Objective: Previous studies reported that the most common chronic condition found among hospitalized patients due to the novel 2009 H1N1 influenza was asthma. However, these studies did not include a concurrent control group. Thus, we investigated the association of asthma status and severity of H1N1 influenza in adults. Methods: The study was designed as a multi-site case-control study. Cases were patients who had positive PCR for H1N1 influenza and were admitted to the ICU or general ward with a diagnosis of H1N1 influenza from 1 January 2009 to 31 December 2009. Controls were patients who had positive PCR for H1N1 influenza, but were not admitted to hospitals. Results: There were 91 H1N1 cases admitted to either ICU (n = 41) or general hospital ward (n = 50), and 56 controls who met the matching criteria were available. Of the 91 cases, the mean age was 47.3 years, 59% were female, and 38% had comorbid conditions. Of the 91 cases, 12 (13%) had asthma. Stratified analysis by comorbid conditions showed that among those without any comorbid conditions, 8 of 56 cases (14%) and 2 of 49 controls (4%) had asthma, (OR: 3.92, 95% CI: 0.79-19.42, p = 0.095) whereas, among the 39 subjects with one or more comorbid conditions, one of 7 controls (14%) had asthma and 4 of 35 (11%) cases had asthma (p = 0.83). Conclusions: Asthma may be associated with severity of H1N1 influenza among those without any non-asthma comorbid conditions. However, the limited sample size did not allow this study to fully establish statistical significance. We still recommend asthmatics as a priority group for influenza vaccination and treatment.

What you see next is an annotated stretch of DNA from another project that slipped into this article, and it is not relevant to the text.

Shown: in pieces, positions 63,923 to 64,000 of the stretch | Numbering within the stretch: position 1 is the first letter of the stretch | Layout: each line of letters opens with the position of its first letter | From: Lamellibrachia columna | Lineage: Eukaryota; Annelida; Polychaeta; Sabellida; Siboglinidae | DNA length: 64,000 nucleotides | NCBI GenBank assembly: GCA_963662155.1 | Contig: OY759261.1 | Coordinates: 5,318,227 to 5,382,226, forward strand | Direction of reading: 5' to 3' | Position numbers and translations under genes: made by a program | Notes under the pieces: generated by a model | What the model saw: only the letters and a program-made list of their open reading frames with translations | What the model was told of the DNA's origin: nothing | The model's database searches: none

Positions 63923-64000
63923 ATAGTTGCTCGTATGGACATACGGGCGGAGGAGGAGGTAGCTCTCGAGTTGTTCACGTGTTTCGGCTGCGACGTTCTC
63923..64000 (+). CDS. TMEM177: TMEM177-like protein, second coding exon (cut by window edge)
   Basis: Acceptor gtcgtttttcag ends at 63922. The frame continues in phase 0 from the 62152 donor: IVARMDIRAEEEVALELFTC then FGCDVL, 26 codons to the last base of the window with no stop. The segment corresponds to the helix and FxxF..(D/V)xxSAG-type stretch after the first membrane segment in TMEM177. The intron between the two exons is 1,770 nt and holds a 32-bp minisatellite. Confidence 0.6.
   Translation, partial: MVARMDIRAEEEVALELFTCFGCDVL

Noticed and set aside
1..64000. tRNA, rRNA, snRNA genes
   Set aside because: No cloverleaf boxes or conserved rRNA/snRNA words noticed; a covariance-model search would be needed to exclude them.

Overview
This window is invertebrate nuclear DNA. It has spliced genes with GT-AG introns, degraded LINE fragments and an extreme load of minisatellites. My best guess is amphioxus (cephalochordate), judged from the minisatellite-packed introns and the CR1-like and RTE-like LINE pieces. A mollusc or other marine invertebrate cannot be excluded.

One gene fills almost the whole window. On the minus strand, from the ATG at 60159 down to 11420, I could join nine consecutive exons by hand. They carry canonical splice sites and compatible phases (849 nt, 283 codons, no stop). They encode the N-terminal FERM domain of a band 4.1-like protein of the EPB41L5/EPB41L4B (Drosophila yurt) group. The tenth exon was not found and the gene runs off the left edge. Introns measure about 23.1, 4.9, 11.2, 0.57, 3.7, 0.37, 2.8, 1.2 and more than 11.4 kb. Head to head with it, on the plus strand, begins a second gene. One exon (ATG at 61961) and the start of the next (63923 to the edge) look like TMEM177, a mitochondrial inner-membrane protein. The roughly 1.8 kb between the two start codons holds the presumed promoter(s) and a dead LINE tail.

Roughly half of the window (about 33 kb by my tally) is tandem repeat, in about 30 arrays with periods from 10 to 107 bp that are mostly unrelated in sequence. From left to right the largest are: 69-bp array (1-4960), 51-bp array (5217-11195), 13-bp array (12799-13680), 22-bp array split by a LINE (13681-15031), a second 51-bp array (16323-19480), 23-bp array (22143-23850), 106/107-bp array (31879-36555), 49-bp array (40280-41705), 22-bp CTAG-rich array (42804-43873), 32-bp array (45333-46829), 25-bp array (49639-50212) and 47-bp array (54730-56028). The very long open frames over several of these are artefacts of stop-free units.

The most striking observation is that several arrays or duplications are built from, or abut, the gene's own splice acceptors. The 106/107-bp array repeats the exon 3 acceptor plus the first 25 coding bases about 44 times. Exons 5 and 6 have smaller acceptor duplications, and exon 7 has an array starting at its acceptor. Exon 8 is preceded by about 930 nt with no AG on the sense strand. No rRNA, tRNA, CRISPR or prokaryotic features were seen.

- H1N1 influenza
ASJC Scopus subject areas
- Pediatrics, Perinatology, and Child Health
- Immunology and Allergy
- Pulmonary and Respiratory Medicine